Vermeer, a master in the genre, included maps, globes, and Asian tapestries as part of his interior decor, reminding viewers of the preeminent status of the Netherlands as a seafaring and trading nation. Vermeer’s The Astronomer Astronomer, The (Vermeer) (1668) and The Allegory of Painting Allegory of Painting, The (Vermeer) (1666-1667) are two well-known examples of his work in genre painting. Gerrit Dou Dou, Gerrit (1613-1675), a leading member of the Leiden group of fine painters (fijnschilders), produced genre paintings of remarkable detail. By the last quarter of the seventeenth century, genre painting became the most expensive category of painting on the Dutch market.


As art historians readily confirm, the catalog of Dutch artists active during the seventeenth century is quite extensive. Only about one percent of the 17 million paintings thought to have been produced in the northern provinces of the Netherlands between 1600 and 1700 are believed to still exist, yet they are among the most valued pieces in museums throughout the Western world, attracting throngs of admirers each year.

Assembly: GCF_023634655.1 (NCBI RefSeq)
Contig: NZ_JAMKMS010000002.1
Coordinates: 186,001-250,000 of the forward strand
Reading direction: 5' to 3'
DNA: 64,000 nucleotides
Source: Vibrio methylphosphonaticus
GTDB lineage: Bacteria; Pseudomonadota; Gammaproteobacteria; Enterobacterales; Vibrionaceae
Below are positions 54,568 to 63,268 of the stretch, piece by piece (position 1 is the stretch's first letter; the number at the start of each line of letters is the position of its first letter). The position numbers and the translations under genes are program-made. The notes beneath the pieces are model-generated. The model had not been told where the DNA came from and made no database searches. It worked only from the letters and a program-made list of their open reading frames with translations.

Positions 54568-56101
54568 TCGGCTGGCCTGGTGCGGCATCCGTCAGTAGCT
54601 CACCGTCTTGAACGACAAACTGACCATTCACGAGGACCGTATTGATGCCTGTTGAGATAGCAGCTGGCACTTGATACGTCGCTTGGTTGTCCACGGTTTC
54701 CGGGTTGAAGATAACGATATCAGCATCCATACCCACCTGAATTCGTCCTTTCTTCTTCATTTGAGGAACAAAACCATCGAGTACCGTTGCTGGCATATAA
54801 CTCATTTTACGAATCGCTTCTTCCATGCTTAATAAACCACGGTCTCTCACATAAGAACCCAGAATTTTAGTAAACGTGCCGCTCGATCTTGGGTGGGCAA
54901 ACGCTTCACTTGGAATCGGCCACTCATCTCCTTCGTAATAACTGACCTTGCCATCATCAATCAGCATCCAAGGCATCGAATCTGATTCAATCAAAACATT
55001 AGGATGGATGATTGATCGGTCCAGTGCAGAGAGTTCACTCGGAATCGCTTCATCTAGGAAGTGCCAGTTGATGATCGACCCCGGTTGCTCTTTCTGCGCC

The Little Masters were, above all, intent on creating objects of beauty pleasing to the eye. Also, in the absence of hidden narratives, their paintings typically reveal more than the artists consciously intended. As documents of social history, they are reminders of a period when the middle-class became major consumers of art, a defining moment in European history, when market trends and popular demand dictated an artist’s choice of genre, subject, style, and methods of production.

One of the most endearing features of Dutch landscape and genre paintings lies in their representations of regional themes and motifs that seem to capture the very essence of seventeenth century Dutch society. Partly an illusion, perhaps, but one of enduring artistic charm.

Further Reading
  • citation-type="booksimple"

    xlink:type="simple">Brown, Christopher. Dutch Landscape, the Early Years: Haarlem and Amsterdam, 1590-1650. London: Westerman Press, 1986. Multiple prefaces to this catalog of 118 prints provide detailed discussion of Dutch landscape painting.